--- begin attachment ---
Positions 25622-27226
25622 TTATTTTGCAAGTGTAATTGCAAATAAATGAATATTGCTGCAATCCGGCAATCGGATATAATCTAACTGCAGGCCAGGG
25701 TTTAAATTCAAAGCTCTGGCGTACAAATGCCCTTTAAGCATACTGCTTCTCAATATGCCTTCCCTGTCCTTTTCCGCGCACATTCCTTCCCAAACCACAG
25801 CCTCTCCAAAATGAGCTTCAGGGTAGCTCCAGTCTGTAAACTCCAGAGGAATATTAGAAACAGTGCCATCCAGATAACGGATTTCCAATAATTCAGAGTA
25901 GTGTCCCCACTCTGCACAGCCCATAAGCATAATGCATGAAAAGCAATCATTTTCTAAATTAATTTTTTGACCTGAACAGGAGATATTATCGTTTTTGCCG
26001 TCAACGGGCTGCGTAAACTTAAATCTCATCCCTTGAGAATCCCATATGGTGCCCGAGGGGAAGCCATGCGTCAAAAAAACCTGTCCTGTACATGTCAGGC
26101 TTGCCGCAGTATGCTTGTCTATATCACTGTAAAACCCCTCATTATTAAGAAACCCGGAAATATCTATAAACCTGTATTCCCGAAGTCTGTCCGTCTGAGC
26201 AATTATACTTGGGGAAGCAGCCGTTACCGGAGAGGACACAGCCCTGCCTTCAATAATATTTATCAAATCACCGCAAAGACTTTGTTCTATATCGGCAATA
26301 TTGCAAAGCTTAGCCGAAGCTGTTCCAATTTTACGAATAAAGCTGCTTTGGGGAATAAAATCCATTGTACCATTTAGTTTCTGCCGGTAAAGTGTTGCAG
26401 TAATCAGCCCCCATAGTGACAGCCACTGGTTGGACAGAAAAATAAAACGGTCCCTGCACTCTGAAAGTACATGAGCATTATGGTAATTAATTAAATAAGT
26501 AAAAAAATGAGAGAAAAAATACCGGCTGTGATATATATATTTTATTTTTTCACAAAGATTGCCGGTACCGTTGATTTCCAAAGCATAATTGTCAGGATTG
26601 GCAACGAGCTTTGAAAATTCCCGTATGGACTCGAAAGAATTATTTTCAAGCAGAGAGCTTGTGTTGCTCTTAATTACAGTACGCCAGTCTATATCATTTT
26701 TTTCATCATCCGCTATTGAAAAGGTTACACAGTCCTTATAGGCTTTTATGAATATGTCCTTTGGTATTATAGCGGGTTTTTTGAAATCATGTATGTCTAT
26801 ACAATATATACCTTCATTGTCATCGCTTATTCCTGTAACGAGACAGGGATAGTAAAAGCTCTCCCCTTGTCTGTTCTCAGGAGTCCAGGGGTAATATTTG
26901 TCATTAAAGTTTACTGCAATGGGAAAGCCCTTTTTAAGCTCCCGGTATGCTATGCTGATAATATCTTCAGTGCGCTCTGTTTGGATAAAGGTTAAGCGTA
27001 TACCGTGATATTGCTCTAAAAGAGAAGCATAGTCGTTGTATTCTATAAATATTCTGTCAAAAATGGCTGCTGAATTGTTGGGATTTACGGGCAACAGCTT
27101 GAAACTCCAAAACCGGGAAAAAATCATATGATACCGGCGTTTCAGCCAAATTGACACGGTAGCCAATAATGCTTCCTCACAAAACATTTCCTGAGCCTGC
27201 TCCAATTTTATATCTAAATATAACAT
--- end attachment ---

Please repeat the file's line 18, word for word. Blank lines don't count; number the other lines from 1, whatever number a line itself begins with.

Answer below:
27201 TCCAATTTTATATCTAAATATAACAT